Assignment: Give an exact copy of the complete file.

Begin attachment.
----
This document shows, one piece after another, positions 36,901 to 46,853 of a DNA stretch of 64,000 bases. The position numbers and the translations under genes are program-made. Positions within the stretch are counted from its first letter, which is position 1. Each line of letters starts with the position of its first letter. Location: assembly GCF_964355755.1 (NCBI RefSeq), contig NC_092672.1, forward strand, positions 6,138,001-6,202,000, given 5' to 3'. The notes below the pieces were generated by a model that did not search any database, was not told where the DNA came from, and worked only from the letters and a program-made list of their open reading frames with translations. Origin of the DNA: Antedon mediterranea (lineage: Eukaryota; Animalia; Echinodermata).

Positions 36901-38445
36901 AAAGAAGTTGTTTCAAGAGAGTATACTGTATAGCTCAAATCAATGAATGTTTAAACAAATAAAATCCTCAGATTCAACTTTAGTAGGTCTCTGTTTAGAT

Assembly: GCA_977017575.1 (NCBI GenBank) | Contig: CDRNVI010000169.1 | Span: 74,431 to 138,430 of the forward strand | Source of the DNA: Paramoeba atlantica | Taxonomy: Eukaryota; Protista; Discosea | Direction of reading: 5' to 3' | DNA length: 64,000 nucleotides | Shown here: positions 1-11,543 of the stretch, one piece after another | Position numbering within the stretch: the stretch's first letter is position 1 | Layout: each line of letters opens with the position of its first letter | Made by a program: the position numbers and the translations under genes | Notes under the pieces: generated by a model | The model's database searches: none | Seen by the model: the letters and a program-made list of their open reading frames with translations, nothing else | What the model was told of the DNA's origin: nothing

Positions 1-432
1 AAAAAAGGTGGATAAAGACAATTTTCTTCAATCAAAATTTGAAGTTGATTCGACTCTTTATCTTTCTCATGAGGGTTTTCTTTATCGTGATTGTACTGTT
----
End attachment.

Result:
This document shows, one piece after another, positions 36,901 to 46,853 of a DNA stretch of 64,000 bases. The position numbers and the translations under genes are program-made. Positions within the stretch are counted from its first letter, which is position 1. Each line of letters starts with the position of its first letter. Location: assembly GCF_964355755.1 (NCBI RefSeq), contig NC_092672.1, forward strand, positions 6,138,001-6,202,000, given 5' to 3'. The notes below the pieces were generated by a model that did not search any database, was not told where the DNA came from, and worked only from the letters and a program-made list of their open reading frames with translations. Origin of the DNA: Antedon mediterranea (lineage: Eukaryota; Animalia; Echinodermata).

Positions 36901-38445
36901 AAAGAAGTTGTTTCAAGAGAGTATACTGTATAGCTCAAATCAATGAATGTTTAAACAAATAAAATCCTCAGATTCAACTTTAGTAGGTCTCTGTTTAGAT

Assembly: GCA_977017575.1 (NCBI GenBank) | Contig: CDRNVI010000169.1 | Span: 74,431 to 138,430 of the forward strand | Source of the DNA: Paramoeba atlantica | Taxonomy: Eukaryota; Protista; Discosea | Direction of reading: 5' to 3' | DNA length: 64,000 nucleotides | Shown here: positions 1-11,543 of the stretch, one piece after another | Position numbering within the stretch: the stretch's first letter is position 1 | Layout: each line of letters opens with the position of its first letter | Made by a program: the position numbers and the translations under genes | Notes under the pieces: generated by a model | The model's database searches: none | Seen by the model: the letters and a program-made list of their open reading frames with translations, nothing else | What the model was told of the DNA's origin: nothing

Positions 1-432
1 AAAAAAGGTGGATAAAGACAATTTTCTTCAATCAAAATTTGAAGTTGATTCGACTCTTTATCTTTCTCATGAGGGTTTTCTTTATCGTGATTGTACTGTT